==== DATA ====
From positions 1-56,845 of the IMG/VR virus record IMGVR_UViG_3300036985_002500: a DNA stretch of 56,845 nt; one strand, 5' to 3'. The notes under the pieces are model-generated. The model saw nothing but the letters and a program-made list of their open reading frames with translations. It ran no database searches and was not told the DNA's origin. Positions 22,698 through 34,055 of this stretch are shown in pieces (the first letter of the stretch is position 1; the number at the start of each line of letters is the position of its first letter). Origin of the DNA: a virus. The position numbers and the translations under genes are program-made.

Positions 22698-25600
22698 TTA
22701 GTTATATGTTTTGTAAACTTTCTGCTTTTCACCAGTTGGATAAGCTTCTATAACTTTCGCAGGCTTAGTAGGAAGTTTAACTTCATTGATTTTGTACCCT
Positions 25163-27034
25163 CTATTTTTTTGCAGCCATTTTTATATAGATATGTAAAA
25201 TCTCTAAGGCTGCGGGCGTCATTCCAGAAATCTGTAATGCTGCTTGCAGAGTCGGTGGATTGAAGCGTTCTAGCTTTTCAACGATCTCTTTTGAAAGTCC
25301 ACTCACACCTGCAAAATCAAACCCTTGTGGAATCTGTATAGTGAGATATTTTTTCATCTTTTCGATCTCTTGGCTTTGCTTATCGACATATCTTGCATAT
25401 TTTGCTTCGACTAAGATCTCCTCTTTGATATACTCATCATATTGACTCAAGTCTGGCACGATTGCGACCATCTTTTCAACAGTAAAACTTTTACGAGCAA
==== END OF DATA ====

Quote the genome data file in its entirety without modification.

From positions 1-56,845 of the IMG/VR virus record IMGVR_UViG_3300036985_002500: a DNA stretch of 56,845 nt; one strand, 5' to 3'. The notes under the pieces are model-generated. The model saw nothing but the letters and a program-made list of their open reading frames with translations. It ran no database searches and was not told the DNA's origin. Positions 22,698 through 34,055 of this stretch are shown in pieces (the first letter of the stretch is position 1; the number at the start of each line of letters is the position of its first letter). Origin of the DNA: a virus. The position numbers and the translations under genes are program-made.

Positions 22698-25600
22698 TTA
22701 GTTATATGTTTTGTAAACTTTCTGCTTTTCACCAGTTGGATAAGCTTCTATAACTTTCGCAGGCTTAGTAGGAAGTTTAACTTCATTGATTTTGTACCCT
Positions 25163-27034
25163 CTATTTTTTTGCAGCCATTTTTATATAGATATGTAAAA
25201 TCTCTAAGGCTGCGGGCGTCATTCCAGAAATCTGTAATGCTGCTTGCAGAGTCGGTGGATTGAAGCGTTCTAGCTTTTCAACGATCTCTTTTGAAAGTCC
25301 ACTCACACCTGCAAAATCAAACCCTTGTGGAATCTGTATAGTGAGATATTTTTTCATCTTTTCGATCTCTTGGCTTTGCTTATCGACATATCTTGCATAT
25401 TTTGCTTCGACTAAGATCTCCTCTTTGATATACTCATCATATTGACTCAAGTCTGGCACGATTGCGACCATCTTTTCAACAGTAAAACTTTTACGAGCAA